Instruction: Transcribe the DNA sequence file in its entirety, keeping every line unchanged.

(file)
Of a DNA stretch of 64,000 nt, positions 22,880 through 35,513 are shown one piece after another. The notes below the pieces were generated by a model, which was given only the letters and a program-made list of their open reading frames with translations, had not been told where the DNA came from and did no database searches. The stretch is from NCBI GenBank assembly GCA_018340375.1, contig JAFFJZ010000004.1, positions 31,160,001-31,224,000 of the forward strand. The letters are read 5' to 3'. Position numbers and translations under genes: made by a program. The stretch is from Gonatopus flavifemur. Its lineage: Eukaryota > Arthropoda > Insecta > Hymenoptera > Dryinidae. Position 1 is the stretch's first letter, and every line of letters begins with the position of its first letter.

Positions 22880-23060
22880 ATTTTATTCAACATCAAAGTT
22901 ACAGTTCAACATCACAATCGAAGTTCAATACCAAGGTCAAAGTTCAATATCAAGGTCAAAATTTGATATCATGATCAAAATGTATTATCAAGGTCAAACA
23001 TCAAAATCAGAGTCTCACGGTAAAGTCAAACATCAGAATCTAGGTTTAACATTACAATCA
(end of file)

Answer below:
Of a DNA stretch of 64,000 nt, positions 22,880 through 35,513 are shown one piece after another. The notes below the pieces were generated by a model, which was given only the letters and a program-made list of their open reading frames with translations, had not been told where the DNA came from and did no database searches. The stretch is from NCBI GenBank assembly GCA_018340375.1, contig JAFFJZ010000004.1, positions 31,160,001-31,224,000 of the forward strand. The letters are read 5' to 3'. Position numbers and translations under genes: made by a program. The stretch is from Gonatopus flavifemur. Its lineage: Eukaryota > Arthropoda > Insecta > Hymenoptera > Dryinidae. Position 1 is the stretch's first letter, and every line of letters begins with the position of its first letter.

Positions 22880-23060
22880 ATTTTATTCAACATCAAAGTT
22901 ACAGTTCAACATCACAATCGAAGTTCAATACCAAGGTCAAAGTTCAATATCAAGGTCAAAATTTGATATCATGATCAAAATGTATTATCAAGGTCAAACA
23001 TCAAAATCAGAGTCTCACGGTAAAGTCAAACATCAGAATCTAGGTTTAACATTACAATCA